Verses 1-22. - Section 4. In confirmation of the truth that man's happiness depends upon the will of God, Koheleth proceeds to show how Providence arranges even the minutest concerns; that man can alter nothing, must make the best of things as they are, bear with anomalies, bounding his desires by this present life. Verses 1-8. - The providence of God disposes and arranges every detail of man's life. This proposition is stated first generally, and then worked out in particular by means of antithetical sentences. In Hebrew manuscripts and most printed texts vers. 2-8 are arranged in two parallel columns, so that one "time" always stands under another. A similar arrangement is found in Joshua 12:9, etc., containing the catalogue of the conquered Canaanite kings; and in Esther 9:7, etc., giving the names of Haman's tensions. In the present passage we have fourteen pairs of contrasts, ranging from external circumstances to the inner affections of man's being. Verse 1. - To every thing there is u season, and a time to every purpose under heaven. . "Season" and "time" are rendered by the LXX. καιρός and χρόνος. The word for "season" (zeman), denotes a fixed, definite portion of time; while eth, "time," signifies rather the beginning of a period, or is used as a general appellation. The two ideas are sometimes concurrent in the New Testament; e.g., Acts 1:7; 1 Thessalonians 5:1 (comp. also Daniel 2:21, where the Septuagint has καιροὺς καὶ χρόνοις; and Daniel 7:12, where we find the singular καιροῦ καὶ καιροῦ in Theodotion, and χρόνου καὶ καιροῦ in the Septuagint). So in Wisd. 8:8, "wisdom to foreseeth signs and wonders, and the events of seasons and times (ἐκβάσεις καιρῶν καὶ χρόνων)." Every thing refers especially to men's movements and actions, and to what concerns them. Purpose; chephets, originally meaning "delight," "pleasure," in the later Hebrew came to signify "business," "thing," "matter." The proposition is - In human affairs Providence arranges the moment when everything shall happen, the duration of its operation, and the time appropriate thereto. The view of the writer takes in the whole circumstances of men's life from its commencement to its close. But the thought is not, as some have opined, that there is naught but uncertainty, fluctuation, and imperfection in human affairs, nor, as Plumptre conceives, "It is wisdom to do the right thing at the right time, that inopportuneness is the bane of life," for many of the circumstances mentioned, e.g. birth and death, are entirely beyond men's will and control, and the maxim, Καιρὸν γνῶθι, cannot apply to man in such cases. Kobeleth is confirming his assertion, made in the last chapter, that wisdom, wealth, success, happiness, etc., are not in man's hands, that his own efforts can secure none of them - they are distributed at the will of God. He establishes this dictum by entering into details, and showing the ordering of Providence and the supremacy of God in all men's concerns, the most trivial as well as the most important. The Vulgate gives a paraphrase, and not a very exact one, Omnia tempus habeat, et suis spatiis transenat universa sub caelo. Koheleth intimates, without attempting to reconcile, the great crux of man's free-will and God's decree. Ecclesiastes 3:1"Everything has its time, and every purpose under the heavens its hour." The Germ. language is poor in synonyms of time. Zckler translates: Everything has its Frist ..., but by Frist we think only of a fixed term of duration, not of a period of beginning, which, though not exclusively, is yet here primarily meant; we have therefore adopted Luther's excellent translation. Certainly זמן (from זמן, cogn. סמן, signare), belonging to the more modern Heb., means a Frist (e.g., Daniel 2:16) as well as a Zeitpunkt, point of time; in the Semit. (also Assyr. simmu, simanu, with ס) it is the most common designation of the idea of time. עת is abbreviated either from ענת (ועד, to determine) or from ענת (from ענה, cogn. אנה, to go towards, to meet). In the first case it stands connected with מועד on the one side, and with עדּן (from עדד, to count) on the other; in the latter case, with עונה, Exodus 21:10 (perhaps also ען and ענת in כען, כּענת). It is difficult to decide this point; proportionally more, however, can be said for the original ענת (Palest.-Aram. ענתּא), as also the prep. of participation את is derived from אנת (meeting, coming together).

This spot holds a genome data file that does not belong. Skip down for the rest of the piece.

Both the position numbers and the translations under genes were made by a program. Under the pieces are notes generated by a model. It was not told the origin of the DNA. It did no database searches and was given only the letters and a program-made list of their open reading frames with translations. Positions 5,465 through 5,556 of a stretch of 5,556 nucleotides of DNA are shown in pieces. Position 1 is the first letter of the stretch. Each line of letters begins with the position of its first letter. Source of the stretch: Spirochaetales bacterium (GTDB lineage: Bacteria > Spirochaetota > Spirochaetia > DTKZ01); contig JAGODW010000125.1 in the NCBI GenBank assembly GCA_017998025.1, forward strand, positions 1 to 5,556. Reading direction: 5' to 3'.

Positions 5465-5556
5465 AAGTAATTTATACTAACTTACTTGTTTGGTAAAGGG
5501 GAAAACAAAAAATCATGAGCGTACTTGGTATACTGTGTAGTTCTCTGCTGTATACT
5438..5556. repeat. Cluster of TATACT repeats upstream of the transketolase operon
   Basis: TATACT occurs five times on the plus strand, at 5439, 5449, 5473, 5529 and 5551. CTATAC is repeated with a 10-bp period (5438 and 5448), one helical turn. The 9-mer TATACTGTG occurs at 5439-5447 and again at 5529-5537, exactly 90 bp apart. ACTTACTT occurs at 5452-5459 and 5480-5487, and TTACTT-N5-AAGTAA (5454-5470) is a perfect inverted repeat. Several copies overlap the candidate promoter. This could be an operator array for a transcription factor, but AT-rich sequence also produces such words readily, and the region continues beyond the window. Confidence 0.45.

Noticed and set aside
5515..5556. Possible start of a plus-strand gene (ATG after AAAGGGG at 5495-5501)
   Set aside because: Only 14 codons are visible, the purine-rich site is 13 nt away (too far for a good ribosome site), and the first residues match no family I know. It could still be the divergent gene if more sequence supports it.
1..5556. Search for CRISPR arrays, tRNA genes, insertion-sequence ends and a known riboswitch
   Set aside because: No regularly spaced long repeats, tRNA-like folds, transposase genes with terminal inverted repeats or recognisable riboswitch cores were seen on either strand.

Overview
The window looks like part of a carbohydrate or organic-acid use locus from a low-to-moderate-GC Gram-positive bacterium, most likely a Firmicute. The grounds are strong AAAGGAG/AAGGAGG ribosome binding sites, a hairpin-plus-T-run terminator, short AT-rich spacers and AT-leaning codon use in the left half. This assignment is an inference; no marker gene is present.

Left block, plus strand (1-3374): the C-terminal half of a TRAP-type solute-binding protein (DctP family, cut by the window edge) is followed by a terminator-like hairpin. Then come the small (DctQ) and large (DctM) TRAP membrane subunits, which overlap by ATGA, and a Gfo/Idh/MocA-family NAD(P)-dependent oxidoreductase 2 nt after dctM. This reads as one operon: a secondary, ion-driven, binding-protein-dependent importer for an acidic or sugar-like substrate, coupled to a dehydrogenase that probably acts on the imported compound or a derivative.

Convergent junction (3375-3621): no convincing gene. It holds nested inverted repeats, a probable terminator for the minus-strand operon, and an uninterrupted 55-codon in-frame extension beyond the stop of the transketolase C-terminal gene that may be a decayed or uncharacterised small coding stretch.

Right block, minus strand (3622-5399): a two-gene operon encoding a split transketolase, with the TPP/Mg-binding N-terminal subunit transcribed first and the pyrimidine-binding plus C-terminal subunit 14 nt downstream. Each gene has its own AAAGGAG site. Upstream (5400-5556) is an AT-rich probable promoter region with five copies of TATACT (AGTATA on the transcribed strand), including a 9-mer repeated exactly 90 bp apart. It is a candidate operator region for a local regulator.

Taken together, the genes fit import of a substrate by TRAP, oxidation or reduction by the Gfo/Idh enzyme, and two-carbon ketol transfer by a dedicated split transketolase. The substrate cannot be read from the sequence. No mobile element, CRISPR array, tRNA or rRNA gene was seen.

(Note: Vid., Orelli's work on the Heb. Synon. der Zeit u. Ewigkeit, 1871. He decides for the derivation from ועד morf ; Fleischer (Levy's Chald. W.B. II. 572) for the derivation from ענה, the higher power of אנה, whence (Arab.) inan, right time. We have, under Job 24:1, maintained the former derivation.)

The author means to say, if we have regard to the root signification of the second conception of time - (1) that everything has its fore-determined time, in which there lies both a determined point of time when it happens, and a determined period of time during which it shall continue; and (2) that every matter has a time appointed for it, or one appropriate, suitable for it. The Greeks were guided by the right feeling when they rendered זמן by χρόνος , and עת by καιρός.

Olympiodorus distinguishes too sharply when he understands the former of duration of time, and the latter of a point of time; while the state of the matter is this, that by χρόνος the idea comprehends the termini a quo and ad quem, while by καιρός it is limited to the terminus a quo. Regarding חפץ, which proceeds from the ground-idea of being inclined to, and intention, and thus, like πρᾶγμα and χρῆμα, to the general signification of design, undertaking, res gesta, res.

The illustration commences with the beginning and the ending of the life of man and (in near-lying connection of thought) of plants.